If the white people of North Carolina in their anxiety to provide adequate school facilities for their children, do appropriate one hundred or even two hundred thousand dollars for the public schools of the State, is that a matter for Republican politicians to complain about? And if the white people of the State, in obedience to the scriptural injunction to do good to their neighbors, to relieve suffering, to care for the old and infirm and afflicted, do increase the appropriations to the asylums and make more adequate provisions for the old soldiers, is that a matter for Republican politicians to complain about?
Is it extravagance to provide adequate buildings for the insane?
Is it extravagance to spend a little more money on public schools, especially now that the constitutional amendment has been adopted, making it still more necessary for the children to have at least the rudiments of an education? Is it extravagance to make some little provision for the old soldiers who are now fast sinking into honored graves?
The people must decide. We submit this issue to the good people of North Carolina, confident that their answer will be one of approval rather than one of condemnation.
The Democratic administration is charged with increasing the appropriations for public schools $200,000. We boast that the statement is true. We take credit for it. Who is it that brings this charge as an evil, bad thing against the white people of North Carolina?
The Democratic administration is charged with increasing State expenditures for permanent additions to the State charitable institutions. Unhappily, it is too true, that in order to provide adequate accommodations for the unfortunates of the State these additions to our hospitals and asylums were necessary. And the white people of the State were not recreant to their Christian duty. We have just added one hundred rooms to each of the insane asylums at Raleigh and Goldsboro, and we expect to add more there and at Morganton Asylum until every insane person in the State, white or black, can be properly cared for in these institutions.
The Democratic administration is charged with appropriating $100,000 additional for the old soldiers. When the war was raging 125,000 of her men went to the battle. That was more than her total voting population. Every white family contributed its heroes; the poor and the well-to-do went to the front, shared together the hardships, dangers and perils of the war. They slept under the same blanket, divided their meager rations as brothers, fell wounded together, suffered disease and privations as their common fate--and the survivors are heroes of whom any community in the world might be proud. Now, when the remnant are decrepit, bent with years, disabled by honorable wounds, who will begrudge a pittance to the poor and unfortunate victims of that tremendous and heroic struggle? If any, let them speak and condemn the white people for the slight provision we are making for our soldiers--while the northern people are spending one hundred and forty millions a year in pensions for the northern soldiers.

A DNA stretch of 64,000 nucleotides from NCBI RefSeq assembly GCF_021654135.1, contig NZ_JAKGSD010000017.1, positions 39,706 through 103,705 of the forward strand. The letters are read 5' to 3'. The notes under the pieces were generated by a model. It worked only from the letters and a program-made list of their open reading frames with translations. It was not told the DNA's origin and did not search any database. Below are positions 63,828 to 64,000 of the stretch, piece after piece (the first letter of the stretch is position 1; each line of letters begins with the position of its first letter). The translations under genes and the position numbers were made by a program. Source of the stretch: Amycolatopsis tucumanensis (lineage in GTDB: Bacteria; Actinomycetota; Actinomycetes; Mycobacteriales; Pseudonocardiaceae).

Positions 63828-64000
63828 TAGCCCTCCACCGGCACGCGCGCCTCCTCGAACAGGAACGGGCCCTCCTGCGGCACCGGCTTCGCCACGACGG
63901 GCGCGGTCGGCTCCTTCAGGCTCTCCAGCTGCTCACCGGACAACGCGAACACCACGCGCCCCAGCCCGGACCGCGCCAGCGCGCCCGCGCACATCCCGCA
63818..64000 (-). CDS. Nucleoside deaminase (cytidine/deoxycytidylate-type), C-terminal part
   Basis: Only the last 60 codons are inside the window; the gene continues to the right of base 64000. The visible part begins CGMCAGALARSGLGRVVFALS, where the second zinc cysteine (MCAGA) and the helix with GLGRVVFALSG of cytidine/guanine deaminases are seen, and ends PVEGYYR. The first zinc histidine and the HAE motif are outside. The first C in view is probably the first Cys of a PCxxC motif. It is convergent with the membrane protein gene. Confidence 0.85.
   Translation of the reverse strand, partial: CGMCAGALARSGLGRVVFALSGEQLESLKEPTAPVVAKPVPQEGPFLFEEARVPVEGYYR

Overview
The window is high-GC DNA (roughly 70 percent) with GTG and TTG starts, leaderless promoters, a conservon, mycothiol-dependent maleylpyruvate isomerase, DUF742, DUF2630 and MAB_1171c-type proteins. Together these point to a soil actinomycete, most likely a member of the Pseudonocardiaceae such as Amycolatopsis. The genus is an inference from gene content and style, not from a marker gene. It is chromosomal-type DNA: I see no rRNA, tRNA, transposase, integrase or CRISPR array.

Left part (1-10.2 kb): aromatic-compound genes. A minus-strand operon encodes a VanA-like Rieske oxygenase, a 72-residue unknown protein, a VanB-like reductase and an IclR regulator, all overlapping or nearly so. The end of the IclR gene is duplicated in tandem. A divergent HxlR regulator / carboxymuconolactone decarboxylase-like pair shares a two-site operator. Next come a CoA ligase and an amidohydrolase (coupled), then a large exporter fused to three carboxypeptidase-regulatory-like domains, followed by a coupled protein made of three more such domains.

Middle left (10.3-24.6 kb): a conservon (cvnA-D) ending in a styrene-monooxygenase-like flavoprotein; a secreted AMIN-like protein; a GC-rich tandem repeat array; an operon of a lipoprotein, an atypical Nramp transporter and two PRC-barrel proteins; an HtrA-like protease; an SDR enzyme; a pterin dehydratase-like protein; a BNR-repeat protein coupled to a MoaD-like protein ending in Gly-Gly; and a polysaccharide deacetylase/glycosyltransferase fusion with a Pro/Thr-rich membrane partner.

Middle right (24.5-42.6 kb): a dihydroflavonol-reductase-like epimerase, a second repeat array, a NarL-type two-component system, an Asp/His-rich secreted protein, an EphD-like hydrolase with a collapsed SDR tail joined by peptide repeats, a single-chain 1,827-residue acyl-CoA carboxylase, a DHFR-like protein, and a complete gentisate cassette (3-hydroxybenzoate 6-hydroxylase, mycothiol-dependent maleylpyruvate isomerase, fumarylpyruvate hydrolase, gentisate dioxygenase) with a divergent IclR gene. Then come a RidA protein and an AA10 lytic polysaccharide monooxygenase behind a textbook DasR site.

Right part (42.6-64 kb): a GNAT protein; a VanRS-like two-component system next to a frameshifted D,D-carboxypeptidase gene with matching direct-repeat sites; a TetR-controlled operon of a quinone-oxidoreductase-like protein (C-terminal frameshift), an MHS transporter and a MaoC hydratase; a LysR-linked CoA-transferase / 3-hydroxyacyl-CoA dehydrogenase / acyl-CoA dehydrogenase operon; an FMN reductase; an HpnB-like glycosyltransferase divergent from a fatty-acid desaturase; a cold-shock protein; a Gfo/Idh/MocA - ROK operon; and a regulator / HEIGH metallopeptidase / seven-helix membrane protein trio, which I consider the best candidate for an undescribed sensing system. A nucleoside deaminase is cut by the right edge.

It will not do for the Republican politicians to condemn these appropriations of which they complain, and then proclaim that they approve of the objects of the appropriations. These objects cannot be attained without money. The people have to pay the cost. The Democratic people pay most of the taxes, and if they think that their duty requires these expenditures, the Republicans should either oppose the appropriations for schools and charities or acquiesce in them. Any other course is inconsistent.
The Acts of the General Assembly of 1879 relating to the settlement of the indebtedness of North Carolina constituted an epoch-making period in the financial history of the State.
When the Democratic party came into power, after the regime of carpet-bag rule, it found the State tottering on the verge of bankruptcy. A just and equitable adjustment of the State debt appealed to the wisest statemanship of the party.